Don Frey, left, and Yasar Yildiz are true pioneers of underwater archaeology. They are standing in front of the Uluburun shipwreck exhibit at the Bodrum Museum of Underwater Archaeology in Turkey. Photo by Chris Sloan.
Shipwrecks have been popular at National Geographic magazine for decades. One of our most famous coverages was the Uluburun shipwreck off the coast of Turkey. That wreck site was excavated over a decade in the 1980s and 1990s by George Bass, who many consider as the father of underwater archaeology. Understanding the difference between Bass's concept of underwater archaeology and treasure hunting is important for anyone concerned about preserving the past.
Recently I have had the pleasure of meeting many underwater archaeologists, many of whom would not be doing what they are doing if it were not for Bass. On a recent trip to Turkey I visited two sites where some of these archaeologists are hard at work.
At Yenikapi in Istanbul I met Cemal Pulak and Sheila Matthews, both of the Institute of Nautical Archaeology, founded by George Bass. Yenikapi is the name of a historic neighborhood in Istanbul, but it is now synonymous with an archaeological site that is perhaps the largest active archaeological dig in the world. Excavations for a major transportation hub in the city revealed the remains of a Byzantine harbor. More than 30 boats from that period have now been found. Pulak, Matthews, and their crew of grad students are meticulously excavating a few of these wrecks. The Istanbul Archaeology Museum has overall responsibility for the project and various universities are deeply involved in excavating and conserving the majority of the boats. Thanks to Bass and his colleagues, methods for proper excavation and conservation of waterlogged boats have been identified and the massive project is proceeding as rapidly as possible under the patient (but for how long?) eyes of construction supervisors.
Pulak, far right, and Matthews show me a detailed drawing of a Byzantine boat they are excavating. Every board of the boat, including every nail hole, is illustrated at 100% scale. Photo courtesy of Aydin Kudu.
A short plane hop south from Istanbul brings one to the coastal town of Bodrum. The place reeks of history, sun, and seafood. In the center of the harbor is a crusader castle built from the stones of one of the seven wonders of the world, the Mausoleum at Halicarnassus. Now the castle is the home of the Bodrum Museum of Underwater Archaeology. Its current director is Yasar Yildiz, another associate of George Bass's who proudly displays the pictures he took, or the pictures he is in, from National Geographic stories about Turkish shipwrecks.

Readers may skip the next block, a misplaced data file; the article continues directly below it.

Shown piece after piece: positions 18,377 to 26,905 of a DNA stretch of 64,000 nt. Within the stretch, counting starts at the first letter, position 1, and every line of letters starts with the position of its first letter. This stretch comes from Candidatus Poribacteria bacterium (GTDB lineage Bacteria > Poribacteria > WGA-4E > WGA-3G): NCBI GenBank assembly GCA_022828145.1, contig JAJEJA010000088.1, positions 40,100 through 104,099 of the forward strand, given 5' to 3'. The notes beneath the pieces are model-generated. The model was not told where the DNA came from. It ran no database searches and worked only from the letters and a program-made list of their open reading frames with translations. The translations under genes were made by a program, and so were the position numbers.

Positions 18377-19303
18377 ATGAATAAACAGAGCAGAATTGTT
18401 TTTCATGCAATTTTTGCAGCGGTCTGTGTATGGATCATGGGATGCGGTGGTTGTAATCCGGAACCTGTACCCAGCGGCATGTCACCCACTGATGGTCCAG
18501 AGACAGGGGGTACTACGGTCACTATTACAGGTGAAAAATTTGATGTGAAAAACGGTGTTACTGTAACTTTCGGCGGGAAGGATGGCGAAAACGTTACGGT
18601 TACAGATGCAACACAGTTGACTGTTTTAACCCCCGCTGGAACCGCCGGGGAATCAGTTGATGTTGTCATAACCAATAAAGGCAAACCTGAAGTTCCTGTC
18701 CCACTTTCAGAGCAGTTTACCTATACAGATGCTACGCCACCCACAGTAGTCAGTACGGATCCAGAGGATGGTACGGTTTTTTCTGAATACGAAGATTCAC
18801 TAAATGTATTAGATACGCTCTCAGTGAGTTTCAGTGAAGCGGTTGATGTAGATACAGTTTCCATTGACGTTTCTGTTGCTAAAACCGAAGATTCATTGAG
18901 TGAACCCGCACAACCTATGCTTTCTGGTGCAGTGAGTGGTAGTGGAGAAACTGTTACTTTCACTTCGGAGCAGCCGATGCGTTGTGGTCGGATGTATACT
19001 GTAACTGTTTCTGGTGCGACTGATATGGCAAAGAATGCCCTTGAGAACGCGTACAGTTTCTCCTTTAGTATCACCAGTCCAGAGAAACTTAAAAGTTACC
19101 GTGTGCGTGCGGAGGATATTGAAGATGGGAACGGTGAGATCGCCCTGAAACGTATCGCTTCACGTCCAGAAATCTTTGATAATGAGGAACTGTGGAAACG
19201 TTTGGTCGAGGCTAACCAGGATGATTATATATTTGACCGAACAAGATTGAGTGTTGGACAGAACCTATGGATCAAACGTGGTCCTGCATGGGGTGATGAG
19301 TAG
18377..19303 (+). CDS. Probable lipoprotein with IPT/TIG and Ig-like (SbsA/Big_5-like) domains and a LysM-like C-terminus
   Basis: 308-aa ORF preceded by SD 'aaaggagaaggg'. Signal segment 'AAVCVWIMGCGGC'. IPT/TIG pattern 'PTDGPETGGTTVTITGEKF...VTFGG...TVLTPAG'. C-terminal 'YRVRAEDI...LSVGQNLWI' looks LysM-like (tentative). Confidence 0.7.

Bass left other legacies at Bodrum. There is a branch of the Institute for Nautical Archaeology there, perched neatly in the hills on the outskirts (ie; five minutes to the harbor) of town. There, another amazing individual, Tuba Ekmekci presides as the director. This is no outpost, however. It is a beautiful headquarters away from headquarters with big windows, clean offices, and manicured gardens. It has a world class conservation facility in its bowels, and some of Ekmekci's most recent activity concerns preparing the water-logged beams and boards from the Yenikapi harbor boats for the long preservation process. It takes years for polyethylene glycol to replace the water in the cells of the wood. But the result is wood that will last another 400 years. In the end, some of these boats will be reconstructed for public display.
And that is what it is all about, in my opinion. Furthering knowledge and public education. That's the nut of the difference between underwater archaeology and treasure hunting. What George Bass and other underwater archaeologists have shown is that through meticulous excavation there is a tremendous amount to be learned. If an archaeological excavation is rushed, information will be lost. It is as simple as that.
The Yenikapi harbor excavation is an example of the dilemma facing archaeologists, city planners, and the public in many places. There is clearly a need for improvements in public transportation, but there is also a need for preserving cultural heritage. In cities all over the world, people are struggling to find the balance. Yenikapi, however, is shipwreck archaeology in the middle of a city. Most other shipwreck sites, I would argue, aren't under the same pressure. Why then, do we tolerate anything less than the Bass approach to underwater archaeology?
UNESCO has presented the countries of the world with a "UNESCO Convention on the Protection of the Underwater Cultural Heritage." Only 17 countries have ratified the convention so far. It seems high time to recognize that shipwrecks are the cultural heritage of the world and should be treated as a cultural treasure deserving of the Bass approach, not a treasure to be looted.
On a final note I will share with you a wonderful photo by Don Frey, the fellow on the left in the picture at the top of this post. Don was a physicist before he met George Bass and was seduced by underwater archaeology. He designed measuring and recording equipment for divers and excelled in underwater photography and filming. He was the president of INA from 1982 to 1988. In this photo he captures the impressive balloon lift of a block of stone from a ship that was carrying enormous Roman column sections (foreground). It is currently being being excavated by INA's and Texas A&M's Deborah Carlson, a National Geographic Society grantee. Photo courtesy of Don Frey/INA.